Cutaneous nerve-conscious surgical repair of vascular access-related aneurysm assisted by anatomical ultrasonography in hemodialysis patients

Hiroaki Matsuda, Yoshinari Oka, Ryuichi Yoshida, Shigeko Takatsu, Masashi Miyazaki

Research output: Contribution to journalArticlepeer-review

2 Citations (Scopus)


Background: The superficial runoff veins anatomically run alongside the cutaneous nerves in the volar forearm. Consequently, the surgical repair of vascular access (VA)-associated venous aneurysms attached to the cutaneous nerves could cause intraoperative nerve injury. Therefore, we proposed a cutaneous nerve-conscious VA-related aneurysmal repair assisted by nerve ultrasonography. This ultrasonography aids in the preoperative examination of the courses of the nerves neighboring the aneurysm. Methods: Sixteen consecutive patients who underwent surgical revisions of VA-related aneurysms (14 venous aneurysms and two arterial pseudoaneurysms) were enrolled. The locations of aneurysms derived from preexisting arteriovenous fistulas included 11 radiocephalic arteriovenous fistulas in the wrist or distally, three radiocephalic arteriovenous fistulas at the antecubital fossa, and two brachiocephalic arteriovenous fistulas at the antecubital fossa or in the distal upper arm. A preoperative ultrasonographic scan of the cutaneous nerve trunks that ran peripherally toward and along the aneurysms was attempted to avoid nerve injuries during operations. Basically, the aneurysms were resected from the proximal to the distal ends after being separated from the preserved adjacent nerves. Results: The cutaneous nerve trunks that coursed toward and along the aneurysm could be identified by preoperative ultrasonography and could be preserved intraoperatively based on ultrasonographic findings in all patients. In four patients, the cutaneous nerve branch was unexpectedly or intentionally severed for a seamless surgical process because the nerve branch that divided from the cutaneous nerve trunk was strongly attached to the aneurysm. They subsequently suffered from hypoesthesia, but did not experience neuropathic pain. Conclusion: Preoperative ultrasonographic examination of the cutaneous nerve facilitated the intraoperative prevention of cutaneous nerve injury in VA-related aneurysmectomy. Nerve-sparing VA surgery assisted by preoperative nerve ultrasonography based on the understanding of topological anatomy might contribute to the reduction in postoperative neuropathy and enhance comfort in the daily life of hemodialysis patients.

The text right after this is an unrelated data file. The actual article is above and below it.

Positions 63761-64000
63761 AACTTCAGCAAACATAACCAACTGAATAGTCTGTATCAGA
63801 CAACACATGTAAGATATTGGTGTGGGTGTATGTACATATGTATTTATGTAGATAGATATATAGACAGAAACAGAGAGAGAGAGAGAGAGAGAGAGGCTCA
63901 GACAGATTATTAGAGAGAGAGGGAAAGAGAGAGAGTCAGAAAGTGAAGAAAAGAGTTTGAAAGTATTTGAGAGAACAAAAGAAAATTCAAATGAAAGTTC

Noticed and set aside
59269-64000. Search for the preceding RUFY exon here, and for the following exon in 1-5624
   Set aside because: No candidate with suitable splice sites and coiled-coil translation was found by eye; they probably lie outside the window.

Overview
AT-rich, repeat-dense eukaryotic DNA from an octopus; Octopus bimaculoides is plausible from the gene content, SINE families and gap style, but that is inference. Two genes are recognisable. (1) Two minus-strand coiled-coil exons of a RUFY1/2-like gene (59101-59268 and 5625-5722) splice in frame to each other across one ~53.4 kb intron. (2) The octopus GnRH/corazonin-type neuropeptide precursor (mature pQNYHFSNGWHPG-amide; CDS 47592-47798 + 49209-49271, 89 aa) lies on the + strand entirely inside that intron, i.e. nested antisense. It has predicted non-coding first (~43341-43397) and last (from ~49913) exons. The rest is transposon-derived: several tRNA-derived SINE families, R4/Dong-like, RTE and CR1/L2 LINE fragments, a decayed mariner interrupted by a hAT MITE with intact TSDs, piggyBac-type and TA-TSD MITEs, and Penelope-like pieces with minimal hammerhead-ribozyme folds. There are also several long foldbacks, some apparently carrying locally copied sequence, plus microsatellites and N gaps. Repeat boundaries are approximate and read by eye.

Original languageEnglish
Pages (from-to)882-890
Number of pages9
JournalJournal of Vascular Access
Issue number6
Publication statusPublished - Nov 2021


  • Nerve ultrasonography
  • anatomy
  • arteriovenous fistula
  • cutaneous nerve injury
  • hemodialysis
  • postoperative neuropathy
  • vascular access-related aneurysm

ASJC Scopus subject areas

  • Surgery
  • Nephrology


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